The Pop-Tart Omission
Confessions of a Nutrition Therapist Parent
This is a short segment from what is being affectionately called the “Pop-Tart chapter” of my upcoming book Nurture: How to Raise Kids who Love Food, Their Bodies, and Themselves. Family members gave me their permission to be showcased.
"Mom, I live a deprived life. At sixteen, I am just discovering Pop-Tarts." ~ Kyla, age 16
Yes, my daughter is exposing me in the quote above.
I’m a mom who aims to provide lots of different kinds of snacks in the house. I don't diet and have never thought of myself as being overly health-focused in my food choices, though I can't unlearn my nutrition education and nearly thirty years of working with eating disorders. I strive for balance in what I offer my family. I aim to make all foods neutral by not making anything off-limits. That said, it's absolutely true that I did not buy Pop-Tarts during my kids' childhood.
My partner tells me this is good, for he subsisted on Pop-Tarts for about a decade. He told me he didn't think that was his best life choice.
Kyla and Ava had a "where have you been all my life?" experience with Pop-Tarts at age 16, trying every flavor. I found it hysterical because they both had great relationships with food and didn’t tend to obsess over anything. Sure, they have their favorite foods, but I never saw them overeat much. (Well, there was that one time Kyla ate way too much of her chocolate mousse birthday cake and fell extremely ill. She still talks about it.)
Generally, though, the Halloween candy rots once the novelty wears off in our house. Even favorite baked goods often aren't eaten before they get stale. We consider cookies delicious and fun foods, and my teens are fantastic bakers, but since cookies are not "special," they get "old" after the first three or four.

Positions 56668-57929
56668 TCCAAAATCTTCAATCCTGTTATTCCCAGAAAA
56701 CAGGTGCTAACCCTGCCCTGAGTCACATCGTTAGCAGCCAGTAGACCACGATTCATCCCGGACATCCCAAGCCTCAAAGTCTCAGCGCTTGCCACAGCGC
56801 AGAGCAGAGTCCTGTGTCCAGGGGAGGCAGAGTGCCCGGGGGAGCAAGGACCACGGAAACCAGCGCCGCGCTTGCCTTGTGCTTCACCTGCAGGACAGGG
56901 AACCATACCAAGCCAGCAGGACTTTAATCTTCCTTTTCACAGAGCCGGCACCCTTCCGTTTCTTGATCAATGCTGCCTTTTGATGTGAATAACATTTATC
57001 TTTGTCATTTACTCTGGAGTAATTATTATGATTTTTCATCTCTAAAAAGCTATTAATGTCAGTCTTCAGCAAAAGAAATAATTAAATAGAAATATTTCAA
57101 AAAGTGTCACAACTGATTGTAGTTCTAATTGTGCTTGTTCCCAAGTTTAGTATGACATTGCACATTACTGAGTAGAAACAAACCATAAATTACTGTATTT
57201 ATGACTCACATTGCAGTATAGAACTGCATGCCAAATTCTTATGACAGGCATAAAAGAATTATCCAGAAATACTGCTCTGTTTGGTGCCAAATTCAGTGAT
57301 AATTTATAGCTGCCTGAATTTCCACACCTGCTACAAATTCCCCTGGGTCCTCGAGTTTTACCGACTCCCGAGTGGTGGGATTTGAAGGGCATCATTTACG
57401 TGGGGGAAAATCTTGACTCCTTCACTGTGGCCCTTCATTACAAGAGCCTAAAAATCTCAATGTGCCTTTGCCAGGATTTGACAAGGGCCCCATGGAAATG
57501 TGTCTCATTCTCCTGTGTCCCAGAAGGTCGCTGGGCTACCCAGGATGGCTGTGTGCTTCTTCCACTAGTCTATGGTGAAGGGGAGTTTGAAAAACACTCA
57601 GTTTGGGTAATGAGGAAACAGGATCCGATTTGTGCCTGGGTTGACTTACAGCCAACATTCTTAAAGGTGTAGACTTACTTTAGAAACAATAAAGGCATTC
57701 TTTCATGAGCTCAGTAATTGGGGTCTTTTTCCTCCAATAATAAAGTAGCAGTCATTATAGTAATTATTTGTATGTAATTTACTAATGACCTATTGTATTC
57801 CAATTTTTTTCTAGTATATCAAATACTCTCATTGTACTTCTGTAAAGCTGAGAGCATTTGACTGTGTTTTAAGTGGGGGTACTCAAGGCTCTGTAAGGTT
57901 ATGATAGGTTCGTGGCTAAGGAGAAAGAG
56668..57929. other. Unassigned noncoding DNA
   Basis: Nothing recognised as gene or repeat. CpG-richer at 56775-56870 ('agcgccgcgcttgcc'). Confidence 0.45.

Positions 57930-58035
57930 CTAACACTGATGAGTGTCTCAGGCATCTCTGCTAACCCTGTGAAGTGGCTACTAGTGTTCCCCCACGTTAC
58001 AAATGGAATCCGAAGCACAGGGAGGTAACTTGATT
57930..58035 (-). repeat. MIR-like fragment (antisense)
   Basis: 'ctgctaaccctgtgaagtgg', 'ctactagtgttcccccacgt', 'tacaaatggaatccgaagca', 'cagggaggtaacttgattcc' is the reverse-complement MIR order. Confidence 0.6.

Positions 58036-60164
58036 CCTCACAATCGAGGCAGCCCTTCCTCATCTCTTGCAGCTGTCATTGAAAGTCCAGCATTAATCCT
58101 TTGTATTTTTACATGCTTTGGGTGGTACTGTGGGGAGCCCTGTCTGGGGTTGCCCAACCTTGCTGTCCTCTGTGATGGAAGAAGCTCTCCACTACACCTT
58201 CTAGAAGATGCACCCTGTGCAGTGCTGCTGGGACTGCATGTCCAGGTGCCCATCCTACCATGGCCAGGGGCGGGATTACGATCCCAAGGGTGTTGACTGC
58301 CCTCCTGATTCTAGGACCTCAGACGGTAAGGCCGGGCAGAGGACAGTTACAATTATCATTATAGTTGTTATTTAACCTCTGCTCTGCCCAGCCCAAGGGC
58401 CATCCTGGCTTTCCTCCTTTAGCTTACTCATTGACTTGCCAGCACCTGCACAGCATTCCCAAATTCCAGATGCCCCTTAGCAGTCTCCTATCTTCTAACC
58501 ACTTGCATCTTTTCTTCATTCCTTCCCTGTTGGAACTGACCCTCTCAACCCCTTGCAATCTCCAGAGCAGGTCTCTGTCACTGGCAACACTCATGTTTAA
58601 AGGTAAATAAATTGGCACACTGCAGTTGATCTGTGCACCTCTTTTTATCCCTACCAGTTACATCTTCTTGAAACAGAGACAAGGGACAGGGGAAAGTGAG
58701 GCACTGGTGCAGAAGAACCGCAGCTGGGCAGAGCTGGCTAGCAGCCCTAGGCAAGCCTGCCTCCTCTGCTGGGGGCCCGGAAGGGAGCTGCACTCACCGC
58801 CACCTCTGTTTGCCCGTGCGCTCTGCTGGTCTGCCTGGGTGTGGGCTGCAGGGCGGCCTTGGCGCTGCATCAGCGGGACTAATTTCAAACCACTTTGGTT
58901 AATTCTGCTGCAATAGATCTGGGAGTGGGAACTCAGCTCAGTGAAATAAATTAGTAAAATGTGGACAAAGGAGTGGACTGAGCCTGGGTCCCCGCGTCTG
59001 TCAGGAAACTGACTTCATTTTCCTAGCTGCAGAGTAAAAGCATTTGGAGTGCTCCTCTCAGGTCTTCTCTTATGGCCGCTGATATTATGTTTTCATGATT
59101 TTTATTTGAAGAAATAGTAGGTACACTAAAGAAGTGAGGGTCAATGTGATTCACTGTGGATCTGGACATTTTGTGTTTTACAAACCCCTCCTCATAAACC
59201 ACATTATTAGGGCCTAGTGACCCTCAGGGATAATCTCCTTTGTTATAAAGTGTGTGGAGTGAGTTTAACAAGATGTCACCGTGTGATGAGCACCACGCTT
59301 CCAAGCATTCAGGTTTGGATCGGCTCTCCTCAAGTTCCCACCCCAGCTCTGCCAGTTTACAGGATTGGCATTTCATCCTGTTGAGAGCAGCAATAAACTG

My partner and I have more "food baggage" and overeat sweets more than my daughters do. I have some weird hoarding tendencies because I'm one of seven siblings. I learned that the yummy thing might disappear if I didn't eat it now. Many adults have genuine food insecurity due to poverty or neglect, deprivation from dieting, or elimination diets in their history. Often patterns of real or imagined food insecurity are passed down through the generations.
All of these can create a drive toward eating certain foods that is more significant than the average eater. I'm seeing this more and more in young clients who develop disordered eating after being put on the latest trendiest diet: gluten- and dairy-free. It's one thing if your child has celiac disease and truly cannot digest gluten (the protein in wheat) without health consequences -- or a dairy allergy that leads to rashes or respiratory distress. Those are symptoms that kids can understand as negative consequences of eating a particular food group; avoiding those foods is indeed good care.
The problem occurs when kids don't have life-threatening or life-limiting food allergies or sensitivities but are put on special diets by well-meaning parents for health-enhancing reasons. Of course, the parents don't mean harm and believe they are doing the best for their children. It's heartbreaking, though, to hear from a mom that she thought she was helping her daughter by cutting out gluten and dairy, only to encourage her child to have a substantial charge around those foods that leads to binge eating later on.
We all want to feel taken care of and like we have enough. Kids sometimes show signs of hoarding food to compensate for food scarcity (real or imagined or innocently imposed by adults). They also sometimes crave, collect, and hide food because it's soothing and grounding during moments of overthinking or anxiety. Food has represented care and comfort since our first days after birth. Eating and love are entwined, whether we want them to be or not, so when we have some challenges with feeling loved or cared for, enter food as a soother. It's not a problem to eat for comfort, but if food is standing in for emotional expression or more effective ways to cope with challenges in life, then the child may be missing out.
My now-teenage daughters have never really shown signs of having "charge" around food –- until they discovered Pop-Tarts, and clearly much too late in life. I ate Pop-Tarts freely in my youth and currently think they taste like cardboard. I didn't think my kids were missing anything; they weren't as trendy and mainstream in my kids' young lives as they were in the 1980s. But they became a food trend again recently, and I could see they were a delicacy to a teen who had never experienced this sweet, warm comfort food. I guess I thought I was doing my kids a favor by having bagels, eggs, sausages, and oatmeal for breakfast. I’m sorry they felt deprived of the Pop-Tart experience, and I’m glad they’re enjoying them now.
(I don’t even mind being teased about it.)